By Kim Zahnow
Photographing for One Bigg Island in Space has been life changing for me. I am honored to be on this journey, traveling, connecting with new people, learning where coffee comes from and how it is grown. I absorb every moment both through the lens and within my heart.
Our awesome team pictured above (L-R): Bob Fish, Lee Davis, Manlio Huacuja, Trina Davis, Jaime Trujeque, and Heather Zink.
This was our first trip since 2019 and were all excited to be traveling again. On the way to the airport, Bob shared, “there is still goodness happening in the world, we get to be a part of goodness this week.” This truth was woven within each one of us and the people we met along the way. Our itinerary had three significant stops to connect with people that are making a difference in Chiapas, Mexico. Casa Hogar Alegre Orphanage, Anepann Coffee Co-Op, and Cofincaf Coffee.
We landed in Tuxtla, Mexico and the view from the airplane was awe inspiring. It looked like a paradise that should be abundant in wealth and resources. The unfortunate reality is that Chiapas is classified as being in extreme poverty and holds the number one rating for poverty in all of Mexico. Many people struggle to meet their daily basic needs such as safety, shelter, and food. This area offers little education, limited access to healthcare, and unequal rights for women and children. Building Farm-Direct relationships in this part of the world can make a substantial impact that can improve people’s lives.
Our first night we were welcomed into Casa Hogar Alegre Orphanage. We had wonderful accommodations, food, and company as we learned about this sacred place. Pictured above is Elizabeth Castelazo Noguera. “Mama Liz” has been taking care of children since she was 13 years old. She has endless stories of faith and miracles that have helped sustain this orphanage since its beginning in 1993. More than 100 children, most whom have histories of severe abuse and abandonment, now call Casa Hogar Alegre Orphanage home. Her daughter Mirari and son in law Jaime are continuing her legacy by living and helping in the Orphanage. It was so much fun photographing the children. They loved the camera and I would like to go back and volunteer.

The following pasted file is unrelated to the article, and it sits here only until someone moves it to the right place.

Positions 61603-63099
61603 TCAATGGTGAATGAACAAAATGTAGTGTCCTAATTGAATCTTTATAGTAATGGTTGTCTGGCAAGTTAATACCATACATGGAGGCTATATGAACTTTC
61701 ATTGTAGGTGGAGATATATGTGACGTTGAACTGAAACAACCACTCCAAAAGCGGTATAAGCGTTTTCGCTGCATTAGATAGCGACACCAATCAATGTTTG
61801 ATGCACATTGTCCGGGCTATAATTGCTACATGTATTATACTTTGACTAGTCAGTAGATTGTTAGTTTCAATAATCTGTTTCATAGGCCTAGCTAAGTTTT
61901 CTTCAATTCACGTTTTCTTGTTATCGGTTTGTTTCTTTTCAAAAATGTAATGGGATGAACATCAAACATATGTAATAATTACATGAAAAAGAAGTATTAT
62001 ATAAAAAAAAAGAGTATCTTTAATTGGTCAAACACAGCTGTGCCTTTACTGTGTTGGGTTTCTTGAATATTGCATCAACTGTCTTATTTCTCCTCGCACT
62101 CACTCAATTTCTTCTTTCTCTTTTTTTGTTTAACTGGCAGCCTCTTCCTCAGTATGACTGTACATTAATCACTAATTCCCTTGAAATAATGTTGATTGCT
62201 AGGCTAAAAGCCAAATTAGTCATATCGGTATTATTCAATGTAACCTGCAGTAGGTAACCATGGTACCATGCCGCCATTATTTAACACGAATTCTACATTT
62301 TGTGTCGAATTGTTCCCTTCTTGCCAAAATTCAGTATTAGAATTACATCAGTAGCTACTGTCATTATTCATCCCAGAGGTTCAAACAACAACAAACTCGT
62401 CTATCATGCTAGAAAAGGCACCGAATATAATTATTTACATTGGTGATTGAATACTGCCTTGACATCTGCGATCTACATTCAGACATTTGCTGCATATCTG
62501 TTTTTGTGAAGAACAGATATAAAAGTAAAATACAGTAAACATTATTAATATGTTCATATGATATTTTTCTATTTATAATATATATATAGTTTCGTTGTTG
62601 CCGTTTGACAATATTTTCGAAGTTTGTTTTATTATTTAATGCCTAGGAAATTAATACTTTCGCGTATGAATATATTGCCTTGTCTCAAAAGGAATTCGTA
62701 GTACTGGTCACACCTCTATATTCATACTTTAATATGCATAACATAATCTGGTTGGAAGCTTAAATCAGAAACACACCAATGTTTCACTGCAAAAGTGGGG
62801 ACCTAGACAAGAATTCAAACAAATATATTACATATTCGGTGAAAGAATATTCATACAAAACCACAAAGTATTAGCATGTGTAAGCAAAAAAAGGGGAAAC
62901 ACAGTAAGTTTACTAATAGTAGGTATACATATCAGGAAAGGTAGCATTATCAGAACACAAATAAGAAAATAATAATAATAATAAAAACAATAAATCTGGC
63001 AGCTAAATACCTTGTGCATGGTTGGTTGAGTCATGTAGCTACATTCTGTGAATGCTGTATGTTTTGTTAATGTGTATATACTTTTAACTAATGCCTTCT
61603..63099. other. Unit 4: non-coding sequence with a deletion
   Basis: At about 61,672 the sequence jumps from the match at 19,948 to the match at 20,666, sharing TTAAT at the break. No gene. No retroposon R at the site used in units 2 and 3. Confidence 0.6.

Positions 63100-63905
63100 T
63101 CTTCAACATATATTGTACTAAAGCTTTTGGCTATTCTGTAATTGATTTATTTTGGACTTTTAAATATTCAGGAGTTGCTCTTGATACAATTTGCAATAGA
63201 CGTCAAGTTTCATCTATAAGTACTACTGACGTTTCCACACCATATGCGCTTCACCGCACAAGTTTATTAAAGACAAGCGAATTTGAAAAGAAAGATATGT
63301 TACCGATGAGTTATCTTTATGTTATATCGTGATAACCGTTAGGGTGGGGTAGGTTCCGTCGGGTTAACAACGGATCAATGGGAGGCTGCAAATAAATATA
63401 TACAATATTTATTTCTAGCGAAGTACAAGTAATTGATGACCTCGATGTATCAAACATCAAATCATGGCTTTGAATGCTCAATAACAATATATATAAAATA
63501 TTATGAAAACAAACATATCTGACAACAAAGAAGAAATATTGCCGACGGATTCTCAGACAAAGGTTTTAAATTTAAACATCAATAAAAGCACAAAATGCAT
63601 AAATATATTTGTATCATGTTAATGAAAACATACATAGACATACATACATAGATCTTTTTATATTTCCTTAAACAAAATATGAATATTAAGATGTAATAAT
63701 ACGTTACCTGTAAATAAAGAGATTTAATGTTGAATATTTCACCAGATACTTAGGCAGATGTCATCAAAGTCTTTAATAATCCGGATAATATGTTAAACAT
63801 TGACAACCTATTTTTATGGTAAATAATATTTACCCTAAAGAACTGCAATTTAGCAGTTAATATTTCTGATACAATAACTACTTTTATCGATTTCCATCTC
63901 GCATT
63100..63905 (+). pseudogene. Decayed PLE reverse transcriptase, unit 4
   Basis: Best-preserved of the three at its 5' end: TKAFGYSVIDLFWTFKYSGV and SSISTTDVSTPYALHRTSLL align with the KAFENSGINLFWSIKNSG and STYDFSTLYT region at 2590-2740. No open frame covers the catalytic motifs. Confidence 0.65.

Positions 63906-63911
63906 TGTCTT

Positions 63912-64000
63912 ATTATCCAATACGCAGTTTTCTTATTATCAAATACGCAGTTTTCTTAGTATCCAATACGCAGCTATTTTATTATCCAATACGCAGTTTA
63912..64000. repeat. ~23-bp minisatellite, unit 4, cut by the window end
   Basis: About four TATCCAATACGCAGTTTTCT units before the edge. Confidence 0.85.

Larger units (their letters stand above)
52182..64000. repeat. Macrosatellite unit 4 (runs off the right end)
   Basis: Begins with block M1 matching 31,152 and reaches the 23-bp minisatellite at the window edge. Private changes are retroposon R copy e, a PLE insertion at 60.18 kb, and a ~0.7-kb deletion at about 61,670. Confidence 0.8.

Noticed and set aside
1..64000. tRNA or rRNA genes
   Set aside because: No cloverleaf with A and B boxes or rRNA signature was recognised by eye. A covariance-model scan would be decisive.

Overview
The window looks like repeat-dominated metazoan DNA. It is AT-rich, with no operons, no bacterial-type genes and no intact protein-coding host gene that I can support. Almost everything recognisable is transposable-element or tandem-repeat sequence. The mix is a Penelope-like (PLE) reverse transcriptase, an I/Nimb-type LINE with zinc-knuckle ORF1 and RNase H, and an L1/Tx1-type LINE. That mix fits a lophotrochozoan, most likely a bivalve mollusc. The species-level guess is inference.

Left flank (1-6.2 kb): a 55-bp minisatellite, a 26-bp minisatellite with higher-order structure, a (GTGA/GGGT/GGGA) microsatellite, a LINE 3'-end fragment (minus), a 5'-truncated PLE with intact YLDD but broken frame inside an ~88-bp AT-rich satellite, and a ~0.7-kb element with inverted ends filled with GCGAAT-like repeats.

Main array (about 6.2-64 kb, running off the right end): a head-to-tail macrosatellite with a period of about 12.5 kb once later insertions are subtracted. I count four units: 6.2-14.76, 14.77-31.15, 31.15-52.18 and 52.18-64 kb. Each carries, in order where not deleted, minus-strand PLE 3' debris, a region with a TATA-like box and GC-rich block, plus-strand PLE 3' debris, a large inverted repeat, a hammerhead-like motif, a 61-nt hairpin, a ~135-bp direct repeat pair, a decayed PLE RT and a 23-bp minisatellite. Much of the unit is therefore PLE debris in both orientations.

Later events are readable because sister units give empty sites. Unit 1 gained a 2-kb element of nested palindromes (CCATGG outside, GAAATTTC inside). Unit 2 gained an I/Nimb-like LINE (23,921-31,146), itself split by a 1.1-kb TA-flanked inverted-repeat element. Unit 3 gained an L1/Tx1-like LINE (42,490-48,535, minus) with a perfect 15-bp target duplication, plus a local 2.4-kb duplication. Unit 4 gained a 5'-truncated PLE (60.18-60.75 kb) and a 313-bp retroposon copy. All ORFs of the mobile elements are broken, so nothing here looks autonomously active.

The next three days we spent time getting to know two of the three women that lead Anepann Co-Op, visiting farms, and spending time in Jaltenango, Mexico. Pictured below is Bob with Isabel, Julieta, and Cristian.
Unfortunately, Leticia was not able to meet with us because of Covid. These impressive women are setting the example that women can lead in the coffee industry. Annepan Co-Op is made up of over 400 small coffee producers from Chiapas. They are winning over resistance by building relationships with the farmers, educating communities on the importance of women throughout coffee production, and offering technical training to improve the quality of coffee in Chiapas. Helping farmers have sustainable crops which lead to a better quality of life for their families is influencing the equality of women in Chiapas
Isabel, Julieta and Cristian drove us two hours up the mountain to 7,000 feet. It is rainy season so we had to be mindful of timing and being able to get back down the mountain before the afternoon rainstorm. These winding and washed-out roads were navigated perfectly by Isabel and Victor. Isabel shared with me that she had to prove herself as a women farmer by driving these roads because the men would say no a woman is not able to drive to the farms.